Multiformity Of Man

by Eugen Rosenstock-Huessy. Argo, 1973.

This is a little masterpiece, perhaps the most tightly drawn of all of Rosenstock-Huessy’s essays at once profound, as current as the day it was written, and embodying the core of his thinking in sociology.

He begins ostensibly with a management problem, pointing out that the advent of modern technology and its attendant economic system have made it necessary for a new type of man to emerge.

In the introduction, Rosenstock-Huessy writes:

The basis for the following chapters was formed by the lectures which, in 1935, I had the privilege to deliver at the Lowell Institute in Boston. Lectures and books try to formulate the new riddle laid before man by his own achievements. Man has succeeded in mechanizing his world. He has organized nature. For its very effectiveness, his deed raises the issue of man’s own position in nature with new acuteness.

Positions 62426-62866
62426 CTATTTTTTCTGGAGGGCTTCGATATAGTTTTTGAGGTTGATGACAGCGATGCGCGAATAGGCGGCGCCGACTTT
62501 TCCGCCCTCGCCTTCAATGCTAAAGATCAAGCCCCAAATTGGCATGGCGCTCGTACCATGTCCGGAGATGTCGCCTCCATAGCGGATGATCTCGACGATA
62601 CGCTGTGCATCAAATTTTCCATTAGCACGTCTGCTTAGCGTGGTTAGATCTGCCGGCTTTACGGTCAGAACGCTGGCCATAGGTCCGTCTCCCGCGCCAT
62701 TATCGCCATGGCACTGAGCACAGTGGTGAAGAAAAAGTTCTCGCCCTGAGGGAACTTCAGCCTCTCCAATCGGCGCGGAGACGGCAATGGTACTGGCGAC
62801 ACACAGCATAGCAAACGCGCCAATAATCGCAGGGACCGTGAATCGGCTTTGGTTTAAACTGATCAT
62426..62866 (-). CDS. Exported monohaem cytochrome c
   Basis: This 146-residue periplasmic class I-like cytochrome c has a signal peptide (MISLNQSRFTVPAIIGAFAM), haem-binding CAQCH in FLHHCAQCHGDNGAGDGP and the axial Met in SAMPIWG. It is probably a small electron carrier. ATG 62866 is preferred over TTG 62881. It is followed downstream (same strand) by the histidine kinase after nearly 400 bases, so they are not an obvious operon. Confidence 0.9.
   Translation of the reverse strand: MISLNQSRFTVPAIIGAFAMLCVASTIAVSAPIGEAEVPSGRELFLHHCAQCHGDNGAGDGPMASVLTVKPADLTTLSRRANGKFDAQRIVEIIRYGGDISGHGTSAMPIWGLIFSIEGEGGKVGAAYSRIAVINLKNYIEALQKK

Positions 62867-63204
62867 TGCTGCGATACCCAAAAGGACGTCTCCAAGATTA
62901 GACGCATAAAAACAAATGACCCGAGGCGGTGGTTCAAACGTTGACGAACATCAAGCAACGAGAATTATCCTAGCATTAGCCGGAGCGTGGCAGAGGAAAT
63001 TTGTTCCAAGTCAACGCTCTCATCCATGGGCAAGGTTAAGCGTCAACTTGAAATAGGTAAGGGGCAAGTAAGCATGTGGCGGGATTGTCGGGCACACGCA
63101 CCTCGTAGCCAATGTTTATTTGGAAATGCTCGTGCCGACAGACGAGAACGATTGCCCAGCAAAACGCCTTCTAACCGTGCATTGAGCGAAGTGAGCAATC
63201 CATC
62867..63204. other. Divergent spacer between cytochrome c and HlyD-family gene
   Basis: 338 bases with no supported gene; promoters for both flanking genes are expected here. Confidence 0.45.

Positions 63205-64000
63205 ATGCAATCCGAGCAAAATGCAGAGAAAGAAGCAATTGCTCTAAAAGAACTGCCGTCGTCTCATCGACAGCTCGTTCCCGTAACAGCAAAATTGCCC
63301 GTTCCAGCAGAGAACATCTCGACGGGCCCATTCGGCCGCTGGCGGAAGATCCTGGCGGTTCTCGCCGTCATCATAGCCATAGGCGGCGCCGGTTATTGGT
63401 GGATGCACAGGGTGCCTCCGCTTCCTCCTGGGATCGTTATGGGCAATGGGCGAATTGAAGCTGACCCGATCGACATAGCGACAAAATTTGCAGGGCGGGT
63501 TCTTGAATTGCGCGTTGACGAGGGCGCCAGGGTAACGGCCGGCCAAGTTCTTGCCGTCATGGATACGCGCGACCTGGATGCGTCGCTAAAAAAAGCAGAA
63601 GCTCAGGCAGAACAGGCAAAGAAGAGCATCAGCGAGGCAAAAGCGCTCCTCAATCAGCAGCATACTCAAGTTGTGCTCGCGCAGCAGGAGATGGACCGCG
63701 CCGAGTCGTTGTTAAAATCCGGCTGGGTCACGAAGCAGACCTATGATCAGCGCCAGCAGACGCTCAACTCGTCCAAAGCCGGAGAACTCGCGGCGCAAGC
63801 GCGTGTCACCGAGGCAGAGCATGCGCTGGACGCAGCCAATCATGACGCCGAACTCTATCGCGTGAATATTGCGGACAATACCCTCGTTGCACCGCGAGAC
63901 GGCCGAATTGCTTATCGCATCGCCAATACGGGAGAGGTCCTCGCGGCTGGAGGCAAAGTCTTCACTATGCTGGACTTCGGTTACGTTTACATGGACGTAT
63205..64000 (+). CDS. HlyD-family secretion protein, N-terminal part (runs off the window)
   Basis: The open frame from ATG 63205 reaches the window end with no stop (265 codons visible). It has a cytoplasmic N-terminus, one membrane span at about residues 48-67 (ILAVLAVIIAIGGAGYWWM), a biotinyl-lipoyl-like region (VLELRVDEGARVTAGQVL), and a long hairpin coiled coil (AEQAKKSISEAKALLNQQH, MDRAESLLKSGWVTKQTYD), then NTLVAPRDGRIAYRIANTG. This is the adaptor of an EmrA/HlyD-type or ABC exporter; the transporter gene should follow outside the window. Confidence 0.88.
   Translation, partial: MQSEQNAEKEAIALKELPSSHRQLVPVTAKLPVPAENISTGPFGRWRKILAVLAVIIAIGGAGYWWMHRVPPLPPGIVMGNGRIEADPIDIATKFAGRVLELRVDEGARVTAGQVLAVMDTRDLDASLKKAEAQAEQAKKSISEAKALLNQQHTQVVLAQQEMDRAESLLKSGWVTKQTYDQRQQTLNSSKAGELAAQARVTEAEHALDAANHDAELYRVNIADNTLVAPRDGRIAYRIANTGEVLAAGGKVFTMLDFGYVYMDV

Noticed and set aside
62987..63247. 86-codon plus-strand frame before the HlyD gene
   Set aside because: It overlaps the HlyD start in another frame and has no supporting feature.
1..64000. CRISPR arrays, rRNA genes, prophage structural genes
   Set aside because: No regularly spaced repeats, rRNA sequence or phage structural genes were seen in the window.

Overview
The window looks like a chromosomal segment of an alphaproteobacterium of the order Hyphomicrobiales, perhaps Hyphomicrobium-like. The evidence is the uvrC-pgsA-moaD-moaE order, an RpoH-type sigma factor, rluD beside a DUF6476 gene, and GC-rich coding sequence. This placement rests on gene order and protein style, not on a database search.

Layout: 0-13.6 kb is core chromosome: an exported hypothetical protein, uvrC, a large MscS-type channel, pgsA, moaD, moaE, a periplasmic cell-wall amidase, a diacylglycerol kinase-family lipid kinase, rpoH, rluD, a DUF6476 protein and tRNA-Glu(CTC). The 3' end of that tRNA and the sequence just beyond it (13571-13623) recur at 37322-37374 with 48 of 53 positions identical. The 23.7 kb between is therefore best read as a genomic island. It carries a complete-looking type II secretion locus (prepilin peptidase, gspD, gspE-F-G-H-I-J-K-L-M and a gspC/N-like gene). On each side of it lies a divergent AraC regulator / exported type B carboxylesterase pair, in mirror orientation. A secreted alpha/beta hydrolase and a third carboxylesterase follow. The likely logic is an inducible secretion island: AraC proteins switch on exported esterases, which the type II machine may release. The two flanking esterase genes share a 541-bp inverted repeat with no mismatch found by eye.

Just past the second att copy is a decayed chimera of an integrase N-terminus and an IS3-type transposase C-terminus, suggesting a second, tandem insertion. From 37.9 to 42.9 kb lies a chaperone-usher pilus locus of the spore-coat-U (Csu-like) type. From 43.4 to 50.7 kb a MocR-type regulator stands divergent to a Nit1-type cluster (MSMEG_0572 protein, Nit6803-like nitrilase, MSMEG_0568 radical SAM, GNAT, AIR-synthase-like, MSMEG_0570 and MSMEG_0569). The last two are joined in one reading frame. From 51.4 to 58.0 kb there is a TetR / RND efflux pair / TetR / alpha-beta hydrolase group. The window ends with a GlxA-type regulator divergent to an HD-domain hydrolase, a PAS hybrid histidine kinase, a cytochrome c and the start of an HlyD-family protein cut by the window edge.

Man, he asserts, is not an individual only, but must be assimilated in all his basic roles as a team member in the working group, in community, and as a friend or lover. Finally, he must be free to develop his soul, his individual unity. With all of these facets, man is complete, but multiform.

Paperback, 78 pages.